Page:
Carroll library's space series takes off

Elementary students targeted

science program picked up in Baltimore, Calvert County

November 09, 2006|By Arin Gencer | Arin Gencer,Sun Reporter

When a group of Carroll County librarians launched the Aha! Science at Your Library series last fall, they were driven by a desire to encourage science literacy among young children.

More than a year later, the program has mushroomed into lessons focusing on the workings of the Earth, planets and solar system - and has even spilled over into other branches and surrounding areas.

Now Carroll County children can learn about the universe through American Indian stories in the SkyTellers series, help determine where astronauts should land on the dark side of the moon in the Explorer program and discover the volcanoes on Jupiter's moons in the new program Heat from Within next year.

"It's been highly successful," said Jackie Sollers, manager of the Eldersburg library branch, where the Aha! Science program began.

Sollers said the idea for the lessons emerged from a conference she attended where a Harvard University professor spoke of how the United States was falling behind other countries in science literacy.

"He said that if we wanted to stay competitive ... we needed to focus on literacy, as in science and technology, and that libraries played a large role in that," Sollers said.

She and two other librarians decided to do something for preschoolers, first- and second-graders, she said. They received a $27,000 grant from the State Department of Education for Aha! Science last year.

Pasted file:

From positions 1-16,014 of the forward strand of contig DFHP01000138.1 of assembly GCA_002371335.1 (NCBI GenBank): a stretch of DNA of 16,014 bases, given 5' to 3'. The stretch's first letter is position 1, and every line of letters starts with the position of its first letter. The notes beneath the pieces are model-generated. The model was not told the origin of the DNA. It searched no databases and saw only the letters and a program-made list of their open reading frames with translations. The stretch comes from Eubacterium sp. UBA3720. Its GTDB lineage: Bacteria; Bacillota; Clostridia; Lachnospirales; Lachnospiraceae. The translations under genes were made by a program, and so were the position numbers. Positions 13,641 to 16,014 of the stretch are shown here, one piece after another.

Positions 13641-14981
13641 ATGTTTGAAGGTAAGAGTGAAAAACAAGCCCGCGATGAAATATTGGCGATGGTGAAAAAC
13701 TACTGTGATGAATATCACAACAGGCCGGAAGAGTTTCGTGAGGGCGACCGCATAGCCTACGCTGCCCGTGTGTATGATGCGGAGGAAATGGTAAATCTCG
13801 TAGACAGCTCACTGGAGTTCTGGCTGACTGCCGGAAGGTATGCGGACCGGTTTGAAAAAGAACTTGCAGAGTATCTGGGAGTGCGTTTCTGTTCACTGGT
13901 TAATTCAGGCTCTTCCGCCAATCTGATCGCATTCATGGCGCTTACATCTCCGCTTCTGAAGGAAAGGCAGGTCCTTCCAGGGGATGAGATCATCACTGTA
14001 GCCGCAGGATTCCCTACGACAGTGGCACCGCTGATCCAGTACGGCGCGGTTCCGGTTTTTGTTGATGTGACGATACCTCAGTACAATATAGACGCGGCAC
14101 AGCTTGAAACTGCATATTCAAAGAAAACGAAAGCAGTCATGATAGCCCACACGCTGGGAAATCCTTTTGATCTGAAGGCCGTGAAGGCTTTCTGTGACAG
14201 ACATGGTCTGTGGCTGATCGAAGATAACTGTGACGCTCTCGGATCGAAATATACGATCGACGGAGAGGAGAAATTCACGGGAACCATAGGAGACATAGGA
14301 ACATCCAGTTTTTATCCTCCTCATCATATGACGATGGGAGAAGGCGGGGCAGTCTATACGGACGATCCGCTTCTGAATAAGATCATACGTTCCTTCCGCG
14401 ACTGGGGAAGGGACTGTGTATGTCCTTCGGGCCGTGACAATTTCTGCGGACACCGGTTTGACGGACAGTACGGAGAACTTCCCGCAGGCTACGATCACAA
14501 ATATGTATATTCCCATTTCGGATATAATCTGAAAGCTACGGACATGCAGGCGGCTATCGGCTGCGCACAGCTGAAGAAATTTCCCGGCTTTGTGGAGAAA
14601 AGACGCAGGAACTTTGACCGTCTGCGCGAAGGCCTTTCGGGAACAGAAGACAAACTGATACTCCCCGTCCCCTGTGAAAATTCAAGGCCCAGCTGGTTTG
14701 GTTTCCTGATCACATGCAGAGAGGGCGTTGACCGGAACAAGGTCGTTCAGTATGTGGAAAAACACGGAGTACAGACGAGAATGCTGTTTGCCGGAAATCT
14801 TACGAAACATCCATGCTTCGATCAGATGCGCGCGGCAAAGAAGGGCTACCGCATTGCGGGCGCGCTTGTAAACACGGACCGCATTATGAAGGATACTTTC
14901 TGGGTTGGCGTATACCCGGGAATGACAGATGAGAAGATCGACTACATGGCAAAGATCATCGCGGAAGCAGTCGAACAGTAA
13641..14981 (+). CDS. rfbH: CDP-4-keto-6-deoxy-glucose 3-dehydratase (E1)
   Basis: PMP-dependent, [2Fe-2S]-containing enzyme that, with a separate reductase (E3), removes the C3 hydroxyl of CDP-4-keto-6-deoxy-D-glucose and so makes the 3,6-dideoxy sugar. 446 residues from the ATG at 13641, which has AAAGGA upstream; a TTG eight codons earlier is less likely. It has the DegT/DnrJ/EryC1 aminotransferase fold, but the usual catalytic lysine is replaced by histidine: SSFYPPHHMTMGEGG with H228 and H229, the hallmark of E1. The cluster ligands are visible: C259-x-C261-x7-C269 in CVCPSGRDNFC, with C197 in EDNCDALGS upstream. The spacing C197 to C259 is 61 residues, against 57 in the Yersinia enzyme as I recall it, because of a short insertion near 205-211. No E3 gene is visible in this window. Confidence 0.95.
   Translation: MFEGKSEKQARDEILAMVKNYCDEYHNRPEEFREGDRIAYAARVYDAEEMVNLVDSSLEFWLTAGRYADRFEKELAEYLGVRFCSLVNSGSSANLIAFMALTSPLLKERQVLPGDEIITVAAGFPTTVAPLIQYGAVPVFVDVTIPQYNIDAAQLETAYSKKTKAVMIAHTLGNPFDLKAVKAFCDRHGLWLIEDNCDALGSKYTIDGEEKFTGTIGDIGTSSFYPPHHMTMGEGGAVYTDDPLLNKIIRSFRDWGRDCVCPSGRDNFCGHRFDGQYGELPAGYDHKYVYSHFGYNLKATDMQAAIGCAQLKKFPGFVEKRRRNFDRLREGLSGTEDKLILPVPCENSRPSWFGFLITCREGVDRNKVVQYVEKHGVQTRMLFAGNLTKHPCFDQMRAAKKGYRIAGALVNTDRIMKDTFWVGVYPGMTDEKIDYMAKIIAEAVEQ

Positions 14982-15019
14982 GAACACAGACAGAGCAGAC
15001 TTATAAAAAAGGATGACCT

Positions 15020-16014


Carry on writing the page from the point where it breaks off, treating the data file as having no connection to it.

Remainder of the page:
"We just went from there," Sollers said. The librarians created hands-on activities to teach children about heat absorption, magnets and rockets.

The new programs - this fall's SkyTellers and Explorer, and Heat from Within, which starts in February - were created with training from the Houston-based Lunar and Planetary Institute, she said.

Eldersburg's Aha! Science has caught the attention of other librarians, including those in Baltimore City and Calvert County. During the summer, Sollers said, about 100 librarians came to the branch for training and left with a binder of lesson plans.

Next week, Enoch Pratt Free Library's children's services staff members will receive training during their monthly meeting, said Julie Dietzel-Glair, assistant children's services coordinator in Baltimore.

If the Pratt staff expresses interest in doing the lessons, Dietzel-Glair added, the library probably would find a way to support them.

Calvert County libraries started their own Aha! Science program in September after their Carroll counterparts trained them, said Pat Hofmann, the Calvert library director. Because children sometimes struggle with science, she said, the concept seemed an appropriate addition to the library's repertoire of children's programs.

All four branches in Calvert have hosted the monthly series, which is geared toward second- to fourth-graders. The sessions have been packed, Hofmann added.

"It's educational, and it's fun," she said.

It's also the kind of lesson libraries should teach, Sollers said.

"These are the kids that in 2020 are going to help send us to Mars," she said. "We do have a role in promoting literacy in other areas besides reading."

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